people living on streets with more than 5000 vehicles/day were relatively. indifferent to whether traffic was one- or two-way whereas people on streets with less than 2000 vpd, an overwhelming majority (74%) preferred their street to remain two-way. This can be attributed to the presence of high volumes on most one-way streets in San Francisco and the anticipation that such a condition would occur if these respondents’ streets were converted to one-way. Were a one-way pattern to be created in a way such as to remove through and/or high speed traffic, it is probable that traffic directionwould not be a significant .factor. Traffic direction should thus be considered in terms of whether the street pattern promotes or discourages through traffic. On two-way streets, directional dominance of intruding traffic flows either on an all-day or peak period basis can also be an important consideration in, traffic management planning. Trakfic Safety Traffic safety in neighborhoods is a sensitive issue which is quite hard to quantify. While the number of accidents or the accident rate can be computed, residents tend to be sensitive to more than actual accidents in their neighborhoods. Safety in neighborhoods tends to be related to intuitive perceptions. about streets as safe places to walk along, to cross, and for childrento play in. Clearly, these factors are related to speed and volume, but statistical correlation with perception of safety has not been made, if indeed it is possible. Furthermore, in their perceptions of safety, residents tend to be aware of incidents such as near-collisions or vehicles striking pets, events unrecorded in the normal traffic accident records traffic engineers use. There, is also a problem in the area of accident rate measurements, since onlowvolume streets, accidents are quiterare; thus measurementsin a small area may be highly unrepresentative of actual safety problems. A possible technique for agencies contemplating a statistical evaluation is to compile accident rates’ for various classification of streets (freeways, arterials, collectors, and local streets) on a city or regionwide basis. Comparison of rates in a small neighborhood can then be used; with due respect to the size of the local sample, to compare‘ the local condition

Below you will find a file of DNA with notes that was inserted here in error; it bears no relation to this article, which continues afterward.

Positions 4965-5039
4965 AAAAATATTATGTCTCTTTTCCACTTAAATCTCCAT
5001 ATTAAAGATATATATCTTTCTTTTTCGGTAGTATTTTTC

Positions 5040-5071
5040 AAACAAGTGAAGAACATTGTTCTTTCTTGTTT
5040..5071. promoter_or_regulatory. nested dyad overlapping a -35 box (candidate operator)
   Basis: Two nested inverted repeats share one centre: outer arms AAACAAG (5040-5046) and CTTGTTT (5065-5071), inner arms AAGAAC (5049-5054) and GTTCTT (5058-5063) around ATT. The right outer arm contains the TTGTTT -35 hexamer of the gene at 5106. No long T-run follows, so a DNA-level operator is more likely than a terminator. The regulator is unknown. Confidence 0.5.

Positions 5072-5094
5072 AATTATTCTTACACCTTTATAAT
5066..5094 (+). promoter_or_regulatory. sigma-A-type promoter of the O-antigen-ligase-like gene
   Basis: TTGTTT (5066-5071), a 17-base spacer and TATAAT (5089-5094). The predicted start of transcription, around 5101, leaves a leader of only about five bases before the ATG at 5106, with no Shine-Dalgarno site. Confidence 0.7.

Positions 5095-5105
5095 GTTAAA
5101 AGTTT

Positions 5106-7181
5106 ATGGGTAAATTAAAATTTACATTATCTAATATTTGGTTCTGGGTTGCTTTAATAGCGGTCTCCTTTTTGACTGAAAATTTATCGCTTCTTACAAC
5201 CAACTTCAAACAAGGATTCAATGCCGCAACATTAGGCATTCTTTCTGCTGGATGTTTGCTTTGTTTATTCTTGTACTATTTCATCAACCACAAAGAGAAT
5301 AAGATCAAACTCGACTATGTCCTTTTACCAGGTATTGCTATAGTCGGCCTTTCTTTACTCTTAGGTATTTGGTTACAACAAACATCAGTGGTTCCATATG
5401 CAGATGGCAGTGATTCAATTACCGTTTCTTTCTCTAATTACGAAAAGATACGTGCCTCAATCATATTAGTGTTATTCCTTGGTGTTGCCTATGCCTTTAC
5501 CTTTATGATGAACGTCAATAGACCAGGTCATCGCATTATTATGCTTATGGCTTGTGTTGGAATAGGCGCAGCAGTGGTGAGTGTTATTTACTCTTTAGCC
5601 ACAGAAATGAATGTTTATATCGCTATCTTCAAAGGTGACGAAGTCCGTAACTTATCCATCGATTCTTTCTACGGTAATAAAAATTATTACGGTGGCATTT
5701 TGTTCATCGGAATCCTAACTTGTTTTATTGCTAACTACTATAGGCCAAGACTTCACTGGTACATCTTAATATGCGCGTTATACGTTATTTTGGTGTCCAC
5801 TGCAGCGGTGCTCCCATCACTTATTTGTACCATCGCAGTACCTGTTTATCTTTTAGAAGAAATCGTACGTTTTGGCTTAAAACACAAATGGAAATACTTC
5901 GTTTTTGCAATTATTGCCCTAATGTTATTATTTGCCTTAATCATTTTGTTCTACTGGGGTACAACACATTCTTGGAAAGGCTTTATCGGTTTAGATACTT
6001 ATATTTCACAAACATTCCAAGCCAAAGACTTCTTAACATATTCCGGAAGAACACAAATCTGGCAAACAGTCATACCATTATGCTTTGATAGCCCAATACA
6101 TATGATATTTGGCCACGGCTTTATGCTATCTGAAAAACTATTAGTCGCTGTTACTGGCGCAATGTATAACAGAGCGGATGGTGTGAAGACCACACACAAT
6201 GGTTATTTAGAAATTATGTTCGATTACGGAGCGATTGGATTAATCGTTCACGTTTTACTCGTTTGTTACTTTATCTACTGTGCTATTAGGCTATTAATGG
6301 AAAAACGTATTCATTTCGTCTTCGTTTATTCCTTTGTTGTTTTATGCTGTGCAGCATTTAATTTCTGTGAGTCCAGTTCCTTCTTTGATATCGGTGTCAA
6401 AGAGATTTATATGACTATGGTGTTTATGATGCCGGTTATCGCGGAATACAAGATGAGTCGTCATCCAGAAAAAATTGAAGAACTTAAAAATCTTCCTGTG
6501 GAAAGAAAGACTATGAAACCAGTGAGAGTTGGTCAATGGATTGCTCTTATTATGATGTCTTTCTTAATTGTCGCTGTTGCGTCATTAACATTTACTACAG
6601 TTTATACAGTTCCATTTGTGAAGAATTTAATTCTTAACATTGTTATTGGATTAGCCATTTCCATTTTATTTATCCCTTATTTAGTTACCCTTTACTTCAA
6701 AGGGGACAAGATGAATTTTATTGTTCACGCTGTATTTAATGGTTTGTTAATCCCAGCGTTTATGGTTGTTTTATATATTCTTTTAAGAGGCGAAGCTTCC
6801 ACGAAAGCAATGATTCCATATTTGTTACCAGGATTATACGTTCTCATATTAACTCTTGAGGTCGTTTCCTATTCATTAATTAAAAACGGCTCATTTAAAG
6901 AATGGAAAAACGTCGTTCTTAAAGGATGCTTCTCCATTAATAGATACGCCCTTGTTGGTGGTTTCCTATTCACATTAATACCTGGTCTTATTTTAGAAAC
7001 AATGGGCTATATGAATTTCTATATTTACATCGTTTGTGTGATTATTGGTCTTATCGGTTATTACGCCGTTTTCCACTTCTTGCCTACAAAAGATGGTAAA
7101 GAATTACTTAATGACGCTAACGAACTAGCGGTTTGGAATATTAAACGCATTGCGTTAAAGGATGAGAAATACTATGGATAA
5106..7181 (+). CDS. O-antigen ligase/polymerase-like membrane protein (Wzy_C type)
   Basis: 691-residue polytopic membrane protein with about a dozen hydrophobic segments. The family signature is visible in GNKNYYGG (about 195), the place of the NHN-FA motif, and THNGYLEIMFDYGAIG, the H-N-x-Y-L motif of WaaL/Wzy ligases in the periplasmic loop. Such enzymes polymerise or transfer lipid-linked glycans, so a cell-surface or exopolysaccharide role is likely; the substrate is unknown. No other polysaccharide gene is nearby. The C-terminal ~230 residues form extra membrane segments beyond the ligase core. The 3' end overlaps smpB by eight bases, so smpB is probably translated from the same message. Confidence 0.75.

to the areawide average. Neighborhoods with accident rates above the norm may be considered as potential problem areas, though statistical significance is not always possible. Another technique used in Seattle is to ask residents by survey to spot-locate near-misses, pet accidents and other unrecorded safety incidents and then compile and analyze these in much the same way as normal accident data. Traffic Noise Traffic noise is a variable that can either be measured directly or computed on the basis of .traffic volume, speed, composition and distance from the noise source. The analysis of’ traffic noise is a rather new science and as a result there are several ways of both measurement and computation. The three basic methods of computation are: . L10- the sound level of the loudest 10% of the vehicles passing a point in a specified period oftime; .L - the average noise level as measured 0% a &hour day; l Ldn the average noise level as measured over a X-hour day with a 10 db penaltjr#for nighttime’ observations to account for perceivedhigher sensitivity tonighttimenoise. L,, and Leg are used by FHWA in their design policies; Ldn is used by EPA in their environmental impact evaluation policies. Leg and Ldn both respond to the average condition, which may be of concern where steady streams of traffic occur. Llo responds to the less frequent peaks, which may be the most bothersome in a residential environment. A number of standards have been developed as reasonable or acceptable levels of noise. The FI-IWA has established 70 db at L,, in the peak hour and 75 db at Leg for the total day as their design guidelines for noise in residential areas. EPA has established an,Ldn level of 65 as their criterion for acceptable noise. However, further study is needed to determine threshold levels of acceptable noise for various levels of noise. In lieu of actual measurements of noise, the reader is directed to NCHRP Reports 173s3 and 174,84 for the most current analysis of the problem;, the latter volume presents techniques for